From: Monona Rossol <actsnyc**At_Symbol_Here**>
Subject: Re: [DCHAS-L] GHS and cleaning chemicals
Date: Mon, 29 Jul 2013 12:02:21 -0400
Reply-To: DCHAS-L <DCHAS-L**At_Symbol_Here**MED.CORNELL.EDU>
Message-ID: 8D05A8C248E1AC6-1A2C-2144**At_Symbol_Here**
In-Reply-To <5564F9EDC11C09468EE5DAF02B5CB30F43AC5310**At_Symbol_Here**>

Withholding the identity of chemicals will be done by manufacturers taking advantage of one of the really bad things about the GHS..  It uses as the definition of toxic as the "weight of evidence" can be interpreted as a majority of studies showing a hazard.   The old US definition said if even one study done with proper  protocol shows it is toxic in some way, it is hazardous.  
And since only around 1000 chemicals worldwide have been studied more than once and evaluated by a major cancer, and fewer have been evaluated for other chronic effects, we are in for a rocky ride.  Especially because there are now over 21,000,000 individual CAS # chemicals available for purchase according to CAS  who will help you connect with a supplier.   And the EU has registered over 143,000 chemicals manufactured in amounts over one tonne a year which are proposed for inclusion in products to be sold in the EU, we really have a problem with consumer products.  The EPA's piddling 83,000 under TSCA are probably close to half of the chemicals used here.
We've always been the lab rats for the unstudied chemicals, but at least we knew what most of them were.  Now we will be lab rats in an experiment in which we will not have access to the identity of the chemical which means we are also incapable of then providing informed consent to be exposed.  If I were young, I'd be in the streets over this issue.   But young people in the US seem to accept this and, in fact, don't even want to be told about it.  Mazeltov  on the next generation.
Monona Rossol, M.S., M.F.A., Industrial Hygienist
President:  Arts, Crafts & Theater Safety, Inc.
Safety Officer: Local USA829, IATSE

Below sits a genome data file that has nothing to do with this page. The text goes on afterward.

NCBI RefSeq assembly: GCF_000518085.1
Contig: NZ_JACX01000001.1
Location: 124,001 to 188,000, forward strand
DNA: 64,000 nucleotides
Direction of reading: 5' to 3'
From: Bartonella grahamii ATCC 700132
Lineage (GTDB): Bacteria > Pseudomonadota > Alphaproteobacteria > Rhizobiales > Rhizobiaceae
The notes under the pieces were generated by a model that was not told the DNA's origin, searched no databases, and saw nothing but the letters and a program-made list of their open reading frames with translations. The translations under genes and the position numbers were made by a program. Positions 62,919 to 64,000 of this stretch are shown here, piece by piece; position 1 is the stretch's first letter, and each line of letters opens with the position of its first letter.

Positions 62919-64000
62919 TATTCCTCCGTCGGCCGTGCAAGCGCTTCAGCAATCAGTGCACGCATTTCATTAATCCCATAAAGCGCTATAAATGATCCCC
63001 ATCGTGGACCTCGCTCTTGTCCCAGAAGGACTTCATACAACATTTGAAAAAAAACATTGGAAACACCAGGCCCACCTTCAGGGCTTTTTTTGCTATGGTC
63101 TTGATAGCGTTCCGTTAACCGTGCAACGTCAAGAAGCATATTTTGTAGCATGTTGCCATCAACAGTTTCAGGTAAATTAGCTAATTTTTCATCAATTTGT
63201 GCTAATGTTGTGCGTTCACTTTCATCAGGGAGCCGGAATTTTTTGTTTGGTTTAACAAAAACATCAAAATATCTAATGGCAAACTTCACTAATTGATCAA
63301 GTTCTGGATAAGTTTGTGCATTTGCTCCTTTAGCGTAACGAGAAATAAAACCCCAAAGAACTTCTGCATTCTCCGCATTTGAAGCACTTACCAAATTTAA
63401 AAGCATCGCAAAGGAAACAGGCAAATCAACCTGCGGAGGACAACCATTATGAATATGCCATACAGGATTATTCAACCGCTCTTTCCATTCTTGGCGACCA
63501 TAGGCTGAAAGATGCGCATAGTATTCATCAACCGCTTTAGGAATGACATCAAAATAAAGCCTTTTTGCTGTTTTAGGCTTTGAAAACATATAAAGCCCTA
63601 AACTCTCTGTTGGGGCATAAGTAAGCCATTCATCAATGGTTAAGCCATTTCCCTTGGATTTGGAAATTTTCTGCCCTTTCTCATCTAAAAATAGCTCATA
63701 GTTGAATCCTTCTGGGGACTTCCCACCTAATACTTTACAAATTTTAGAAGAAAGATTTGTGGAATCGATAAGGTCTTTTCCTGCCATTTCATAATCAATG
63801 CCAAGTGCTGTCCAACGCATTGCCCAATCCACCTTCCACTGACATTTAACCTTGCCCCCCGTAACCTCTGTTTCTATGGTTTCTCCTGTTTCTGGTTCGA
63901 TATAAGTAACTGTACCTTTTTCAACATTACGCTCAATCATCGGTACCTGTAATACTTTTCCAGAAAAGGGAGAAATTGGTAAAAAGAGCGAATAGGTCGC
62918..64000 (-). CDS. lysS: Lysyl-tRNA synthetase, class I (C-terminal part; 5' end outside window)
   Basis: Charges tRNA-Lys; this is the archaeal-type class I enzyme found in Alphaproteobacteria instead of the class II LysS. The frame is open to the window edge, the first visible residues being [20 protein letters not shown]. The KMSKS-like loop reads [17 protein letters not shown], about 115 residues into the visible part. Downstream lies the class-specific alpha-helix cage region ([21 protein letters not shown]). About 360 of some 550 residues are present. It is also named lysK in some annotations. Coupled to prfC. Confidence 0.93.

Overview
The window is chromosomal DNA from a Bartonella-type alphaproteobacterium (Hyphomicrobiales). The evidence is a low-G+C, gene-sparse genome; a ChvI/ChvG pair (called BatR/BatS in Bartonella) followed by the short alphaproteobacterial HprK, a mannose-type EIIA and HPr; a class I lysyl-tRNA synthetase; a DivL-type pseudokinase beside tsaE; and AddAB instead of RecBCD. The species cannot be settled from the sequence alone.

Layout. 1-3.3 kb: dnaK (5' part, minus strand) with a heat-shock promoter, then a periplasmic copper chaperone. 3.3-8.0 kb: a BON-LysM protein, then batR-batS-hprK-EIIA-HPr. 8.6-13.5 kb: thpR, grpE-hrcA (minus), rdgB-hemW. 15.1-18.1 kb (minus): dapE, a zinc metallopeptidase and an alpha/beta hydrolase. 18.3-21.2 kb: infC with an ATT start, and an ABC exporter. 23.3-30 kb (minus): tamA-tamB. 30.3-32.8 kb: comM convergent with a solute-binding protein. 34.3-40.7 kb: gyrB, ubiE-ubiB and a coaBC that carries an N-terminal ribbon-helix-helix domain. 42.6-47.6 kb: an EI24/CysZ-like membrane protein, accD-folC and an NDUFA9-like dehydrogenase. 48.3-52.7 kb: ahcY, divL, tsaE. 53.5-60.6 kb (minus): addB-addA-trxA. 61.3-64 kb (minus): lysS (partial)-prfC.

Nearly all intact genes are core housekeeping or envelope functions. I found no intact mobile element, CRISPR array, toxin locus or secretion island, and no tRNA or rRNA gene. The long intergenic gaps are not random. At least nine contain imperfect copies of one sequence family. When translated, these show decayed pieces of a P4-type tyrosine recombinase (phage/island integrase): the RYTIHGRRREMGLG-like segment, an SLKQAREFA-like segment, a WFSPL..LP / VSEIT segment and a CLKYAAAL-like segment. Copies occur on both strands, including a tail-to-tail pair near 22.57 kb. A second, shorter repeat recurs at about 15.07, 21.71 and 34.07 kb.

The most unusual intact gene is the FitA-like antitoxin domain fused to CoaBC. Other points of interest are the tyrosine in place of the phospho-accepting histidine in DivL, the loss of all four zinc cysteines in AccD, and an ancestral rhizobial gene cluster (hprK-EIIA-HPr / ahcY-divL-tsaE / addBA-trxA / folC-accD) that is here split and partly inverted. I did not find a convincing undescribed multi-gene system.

181 Thompson St., #23
New York, NY 10012     212-777-0062

-----Original Message-----
From: Ralph B. Stuart <rstuart**At_Symbol_Here**CORNELL.EDU>
Sent: Mon, Jul 29, 2013 11:02 am
Subject: [DCHAS-L] GHS and cleaning chemicals

A friend with lab safety experience who now works for as a custodial trainer 
passed along this question that I thought people on DCHAS-L might have some 
knowledge of:
   I notice on the new GHS compliant safety data sheets from the manufacturer of 
the cleaning chemicals used here that they have taken the opportunity to remove 
the names of all chemicals in the product that are supposedly nonhazardous. 
Unfortunately that removes a lot of information for knowing how hazardous the 
product REALLY is. Has anyone mentioned this as a limitation of GHS or is this 
company unique in removing that information?

I wonder if anyone on the list has noticed this as well?

Thanks for any information on this.

- Ralph

Ralph Stuart CIH
Chemical Hygiene Officer
Department of Environmental Health and Safety
Cornell University


Previous post   |  Top of Page   |   Next post

The content of this page reflects the personal opinion(s) of the author(s) only, not the American Chemical Society, ILPI, Safety Emporium, or any other party. Use of any information on this page is at the reader's own risk. Unauthorized reproduction of these materials is prohibited. Send questions/comments about the archive to
The maintenance and hosting of the DCHAS-L archive is provided through the generous support of Safety Emporium.